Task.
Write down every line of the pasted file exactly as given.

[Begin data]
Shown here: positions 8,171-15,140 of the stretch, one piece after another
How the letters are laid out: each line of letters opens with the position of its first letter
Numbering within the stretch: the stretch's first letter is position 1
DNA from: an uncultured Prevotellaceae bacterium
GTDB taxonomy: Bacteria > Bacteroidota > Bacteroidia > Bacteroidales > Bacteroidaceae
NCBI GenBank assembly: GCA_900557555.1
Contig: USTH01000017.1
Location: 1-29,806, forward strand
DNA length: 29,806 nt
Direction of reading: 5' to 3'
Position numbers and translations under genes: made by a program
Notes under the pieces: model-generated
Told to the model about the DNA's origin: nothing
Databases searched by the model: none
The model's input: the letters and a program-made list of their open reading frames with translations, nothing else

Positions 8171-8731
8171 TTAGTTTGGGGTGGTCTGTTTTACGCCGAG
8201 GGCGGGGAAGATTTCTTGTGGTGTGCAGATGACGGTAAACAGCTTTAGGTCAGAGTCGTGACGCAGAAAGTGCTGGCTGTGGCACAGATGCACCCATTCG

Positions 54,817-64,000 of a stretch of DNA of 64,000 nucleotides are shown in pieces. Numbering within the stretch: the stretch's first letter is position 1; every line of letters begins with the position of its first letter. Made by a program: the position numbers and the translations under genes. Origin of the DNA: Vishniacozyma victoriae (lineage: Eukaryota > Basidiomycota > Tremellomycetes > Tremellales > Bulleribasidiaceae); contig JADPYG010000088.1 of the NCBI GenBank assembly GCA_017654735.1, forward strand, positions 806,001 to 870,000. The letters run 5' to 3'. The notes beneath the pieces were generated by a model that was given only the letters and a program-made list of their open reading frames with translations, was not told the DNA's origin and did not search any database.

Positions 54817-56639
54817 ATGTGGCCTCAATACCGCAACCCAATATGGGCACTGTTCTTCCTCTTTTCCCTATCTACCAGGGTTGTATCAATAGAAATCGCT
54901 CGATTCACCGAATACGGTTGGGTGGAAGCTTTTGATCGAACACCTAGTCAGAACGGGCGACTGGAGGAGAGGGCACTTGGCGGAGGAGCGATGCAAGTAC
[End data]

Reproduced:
Shown here: positions 8,171-15,140 of the stretch, one piece after another
How the letters are laid out: each line of letters opens with the position of its first letter
Numbering within the stretch: the stretch's first letter is position 1
DNA from: an uncultured Prevotellaceae bacterium
GTDB taxonomy: Bacteria > Bacteroidota > Bacteroidia > Bacteroidales > Bacteroidaceae
NCBI GenBank assembly: GCA_900557555.1
Contig: USTH01000017.1
Location: 1-29,806, forward strand
DNA length: 29,806 nt
Direction of reading: 5' to 3'
Position numbers and translations under genes: made by a program
Notes under the pieces: model-generated
Told to the model about the DNA's origin: nothing
Databases searched by the model: none
The model's input: the letters and a program-made list of their open reading frames with translations, nothing else

Positions 8171-8731
8171 TTAGTTTGGGGTGGTCTGTTTTACGCCGAG
8201 GGCGGGGAAGATTTCTTGTGGTGTGCAGATGACGGTAAACAGCTTTAGGTCAGAGTCGTGACGCAGAAAGTGCTGGCTGTGGCACAGATGCACCCATTCG

Positions 54,817-64,000 of a stretch of DNA of 64,000 nucleotides are shown in pieces. Numbering within the stretch: the stretch's first letter is position 1; every line of letters begins with the position of its first letter. Made by a program: the position numbers and the translations under genes. Origin of the DNA: Vishniacozyma victoriae (lineage: Eukaryota > Basidiomycota > Tremellomycetes > Tremellales > Bulleribasidiaceae); contig JADPYG010000088.1 of the NCBI GenBank assembly GCA_017654735.1, forward strand, positions 806,001 to 870,000. The letters run 5' to 3'. The notes beneath the pieces were generated by a model that was given only the letters and a program-made list of their open reading frames with translations, was not told the DNA's origin and did not search any database.

Positions 54817-56639
54817 ATGTGGCCTCAATACCGCAACCCAATATGGGCACTGTTCTTCCTCTTTTCCCTATCTACCAGGGTTGTATCAATAGAAATCGCT
54901 CGATTCACCGAATACGGTTGGGTGGAAGCTTTTGATCGAACACCTAGTCAGAACGGGCGACTGGAGGAGAGGGCACTTGGCGGAGGAGCGATGCAAGTAC